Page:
Bulatkin currently leads the Daniel Bulatkin Cinematic Ensemble, which combines jazz and strings. Furthermore, he produced and played piano and keyboard on American singer Allison Wheeler’s Winterspring. (2022) A highly recommended album that links strong compositions and solo statements to a – partly overdubbed – voice and delivery that puts Sandy Denny, Kate Bush, Blossom Dearie and Joni Mitchell in one original brand new bag. Beautiful album.

So you can see that versatile Daniel Bulatkin has been involved in a number of high-level affairs. Very talented cat.

Daniel Bulatkin

Find Winterspring here.
Check out Daniel’s website here.

Talking To Myself


Equally energetic as his late father, Patrick Manzecchi asserts himself in a solo setting.

Feelings of desperation were palpable during the pandemic. There you are, suddenly on your own. Yes, modern technology allows you to play in realtime with a bassist in Tirana or Baltimore or Kyoto. It’s cool but it’s different. Life’s a struggle, then again the serenity of the lockdown is inspiring and you get fresh ideas… like drummer Patrick Manzecchi, whose passion for drums remained undimmed and who recorded various rhythms all by himself, hence the title of his new album: Talking To Myself.

It’s a collection of titles as Challenge, Memories, Conflict, Patience and Gratitude, as Manzecchi explains in the booklet, insights and perspectives… ranging from doubts and conflicts to love and peace… By no means an ego trip, Manzecchi instead explores concise beats, variating with dynamics and colors and including bells and even toys. He knows the meaning of space. By its very nature, Talking To Myself is an acquired taste, which can’t be said of Rectilinear from 2016, Manzecchi’s trio session with pianist Richie Beirach and bassist Jens Loh. Pre-Covid spirited post-bop that includes hi-octane interpretations of Nardis and All Blues and a couple of suave original compositions.

Konstanz-based Manzecchi cooperated with Barry Harris, Teddy Edwards, Sheila Jordan, Scott Hamilton, Gary Smulyan and Bobby Watson to name a few. He is the son of Franco Manzecchi, who played with Chet Baker, Eric Dolphy, Clark Terry, Lou Bennett, René Thomas and many others. It’s all in the family. Patrick dedicated Talking To Myself to his father, who passed away in 1979. Perhaps talking to himself invariably means talking with his great drummer dad as well.

Patrick Manzecchi

Find Talking To Myself here.
Check out Patrick’s website here.

Rob van Bavel & Joris Teepe Dutch Connection (The Uploaders 2023)


Middle age fails to slow down two Dutch jazz heavyweights.

Rob van Bavel & Joris Teepe - Dutch Connection


Rob van Bavel (piano), Joris Teepe (bass)


on December 28, 2021 in Roelofarendsveen


as Sena in 2023

Track listing

A Summer’s Day
The Left Side
In April
Con Edison
I’m Old Fashioned
Malcolm’s Minuet
Remember The Time
Steepian Faith
Take The A-Train
Little Felix
Star Eyes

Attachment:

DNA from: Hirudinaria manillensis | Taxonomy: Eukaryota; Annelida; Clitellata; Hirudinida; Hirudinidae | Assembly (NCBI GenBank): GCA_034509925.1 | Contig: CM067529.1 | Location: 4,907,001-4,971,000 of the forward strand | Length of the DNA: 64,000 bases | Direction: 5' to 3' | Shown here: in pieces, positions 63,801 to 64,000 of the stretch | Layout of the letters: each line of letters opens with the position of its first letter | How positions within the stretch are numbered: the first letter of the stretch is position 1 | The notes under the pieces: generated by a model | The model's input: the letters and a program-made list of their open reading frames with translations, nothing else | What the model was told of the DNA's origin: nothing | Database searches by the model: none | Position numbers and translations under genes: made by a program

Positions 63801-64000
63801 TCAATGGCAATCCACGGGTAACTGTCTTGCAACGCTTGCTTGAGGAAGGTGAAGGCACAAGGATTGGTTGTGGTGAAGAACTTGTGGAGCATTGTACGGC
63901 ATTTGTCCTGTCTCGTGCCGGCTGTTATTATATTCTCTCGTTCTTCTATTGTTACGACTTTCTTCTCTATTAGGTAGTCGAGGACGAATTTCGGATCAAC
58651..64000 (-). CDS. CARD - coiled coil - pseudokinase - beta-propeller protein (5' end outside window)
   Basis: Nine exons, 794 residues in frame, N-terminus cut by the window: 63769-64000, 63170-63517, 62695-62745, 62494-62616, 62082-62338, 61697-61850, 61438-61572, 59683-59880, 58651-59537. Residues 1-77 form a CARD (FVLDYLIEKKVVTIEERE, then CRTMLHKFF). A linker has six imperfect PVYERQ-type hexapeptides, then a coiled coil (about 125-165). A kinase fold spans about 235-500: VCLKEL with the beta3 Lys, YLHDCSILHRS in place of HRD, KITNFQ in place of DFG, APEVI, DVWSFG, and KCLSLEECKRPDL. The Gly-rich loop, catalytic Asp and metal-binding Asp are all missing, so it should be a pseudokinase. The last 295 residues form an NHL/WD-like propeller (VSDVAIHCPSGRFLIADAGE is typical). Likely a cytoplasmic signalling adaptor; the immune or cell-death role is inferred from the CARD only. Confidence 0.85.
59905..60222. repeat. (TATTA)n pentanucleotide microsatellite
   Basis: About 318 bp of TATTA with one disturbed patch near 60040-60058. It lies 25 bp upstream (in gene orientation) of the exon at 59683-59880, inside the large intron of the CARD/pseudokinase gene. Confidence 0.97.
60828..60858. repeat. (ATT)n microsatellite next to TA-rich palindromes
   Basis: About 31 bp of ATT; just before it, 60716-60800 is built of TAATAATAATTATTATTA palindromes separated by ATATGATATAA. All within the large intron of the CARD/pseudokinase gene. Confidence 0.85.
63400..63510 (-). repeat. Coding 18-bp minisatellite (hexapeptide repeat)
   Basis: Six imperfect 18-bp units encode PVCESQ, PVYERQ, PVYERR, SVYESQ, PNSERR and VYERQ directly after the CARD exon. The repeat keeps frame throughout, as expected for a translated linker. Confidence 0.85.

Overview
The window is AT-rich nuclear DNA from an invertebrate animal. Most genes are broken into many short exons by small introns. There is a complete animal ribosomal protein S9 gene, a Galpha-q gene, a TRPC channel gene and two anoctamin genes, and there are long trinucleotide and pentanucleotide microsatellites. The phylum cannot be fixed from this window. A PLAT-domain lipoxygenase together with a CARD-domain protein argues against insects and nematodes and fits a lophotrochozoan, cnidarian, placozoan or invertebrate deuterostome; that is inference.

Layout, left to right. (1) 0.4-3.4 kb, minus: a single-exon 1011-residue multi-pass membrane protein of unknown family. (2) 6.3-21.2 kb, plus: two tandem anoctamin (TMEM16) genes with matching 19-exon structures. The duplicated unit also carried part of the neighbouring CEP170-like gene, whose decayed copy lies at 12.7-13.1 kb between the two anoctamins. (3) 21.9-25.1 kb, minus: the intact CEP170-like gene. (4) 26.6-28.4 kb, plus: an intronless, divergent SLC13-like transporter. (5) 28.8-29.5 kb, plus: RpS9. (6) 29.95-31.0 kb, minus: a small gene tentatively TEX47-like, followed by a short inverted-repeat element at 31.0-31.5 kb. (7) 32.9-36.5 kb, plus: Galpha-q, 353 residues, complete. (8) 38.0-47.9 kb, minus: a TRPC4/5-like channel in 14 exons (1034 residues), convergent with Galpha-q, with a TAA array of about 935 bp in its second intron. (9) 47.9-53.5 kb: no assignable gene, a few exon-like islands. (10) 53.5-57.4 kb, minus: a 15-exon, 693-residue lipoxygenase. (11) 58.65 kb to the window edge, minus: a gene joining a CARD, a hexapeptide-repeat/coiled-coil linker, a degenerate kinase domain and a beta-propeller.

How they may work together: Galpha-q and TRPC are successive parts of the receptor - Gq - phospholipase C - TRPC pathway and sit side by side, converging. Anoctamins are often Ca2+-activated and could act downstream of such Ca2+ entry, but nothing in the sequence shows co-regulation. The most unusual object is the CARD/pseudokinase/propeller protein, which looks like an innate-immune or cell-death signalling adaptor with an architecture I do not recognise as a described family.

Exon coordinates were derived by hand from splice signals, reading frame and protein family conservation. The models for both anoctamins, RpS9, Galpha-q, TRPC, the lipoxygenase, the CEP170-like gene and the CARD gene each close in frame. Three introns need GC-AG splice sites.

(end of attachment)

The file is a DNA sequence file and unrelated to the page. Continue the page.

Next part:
Dutchmen Rob van Bavel and Joris Teepe have been frequent collaborators since the late 1980’s and are as prolific as ever. To-go-to pianist Van Bavel was a member of the sterling Jarmo Hoogendijk/Ben van den Dungen Quintet and played with Woody Shaw and Randy Brecker. He divides time between solo projects, hard bop group Eric Ineke Xpress and duets with his piano-playing son Sebastiaan. Without a doubt, Teepe is the most successful musician from The Netherlands in New York City and has been bassist-of-choice for Benny Golson, Billy Hart, Dave Liebman, Bill Evans and Rashied Ali. A strong presence in the New York scene since the early 1990’s, Teepe regularly brings American players to Groningen in his role as head of jazz studies at the conservatory.

A logical extension of their live stream performances during the lockdown in 2020, Dutch Connection is part of a great tradition of piano and bass records. Duke/Ray Brown, Kenny Drew/NHOP and Rein de Graaff/Koos Serierse come to mind. Van Bavel and Teepe convincingly hold their own and engage in sympathetic interaction. They remind of dolphins that jump from the water in unison – when one has drifted away from the other they have perfect knowledge of each other’s location and sublimely sense how to reach it.

Their set of original compositions from the Teepe and Van Bavel book and standards as Star Eyes, I’m Old Fashioned and Take The A-Train (more like a Carribean local train) is thoroughly enjoyable. You’ll savor the strong and warm bass sound of Teepe, who during his smooth accompaniment permits himself myriad harmonic twists and turns, the kind of freedom in confinement that comes with age and experience. There’s plenty to dig solo-wise, not least Teepe’s moody storytelling of his ballad The Left Side. It also is rather striking how he eagerly shifts from subtle underscores to the leading role of Van Bavel’s Angel Eyes-ish In April.

Teepe’s Joriscope offers Van Bavel the opportunity to kick into fourth gear. His firm and richly layered chords are like green mountain hills, his bundles of single notes are like gulf streams and waterfalls and geysers. Like pioneering giant McCoy Tyner, he maintains his equilibrium throughout, speaking of which, let’s not hesitate to conclude that in McCoy’s tradition in Europe, Van Bavel is without peer. On the other end of the spectrum, Malcolm’s Minuet is a lovely reflection of Van Bavel’s baroque-infused style.

In short, flawless and highly recommended.

Rob van Bavel & Joris Teepe

Find Dutch Connection here.

Check out Rob & Joris at the following venues:

Feb 18: Theater Mascini, Amsterdam
Feb 19: Porgy & Bess, Terneuzen
Feb 20: Jazz In De Kamer, Leiden
May 18: Jazzy Huiskamers, Den Bosch
May 27: KCA, Aalsmeer
Nov 26: Plofhuis 7, Weesp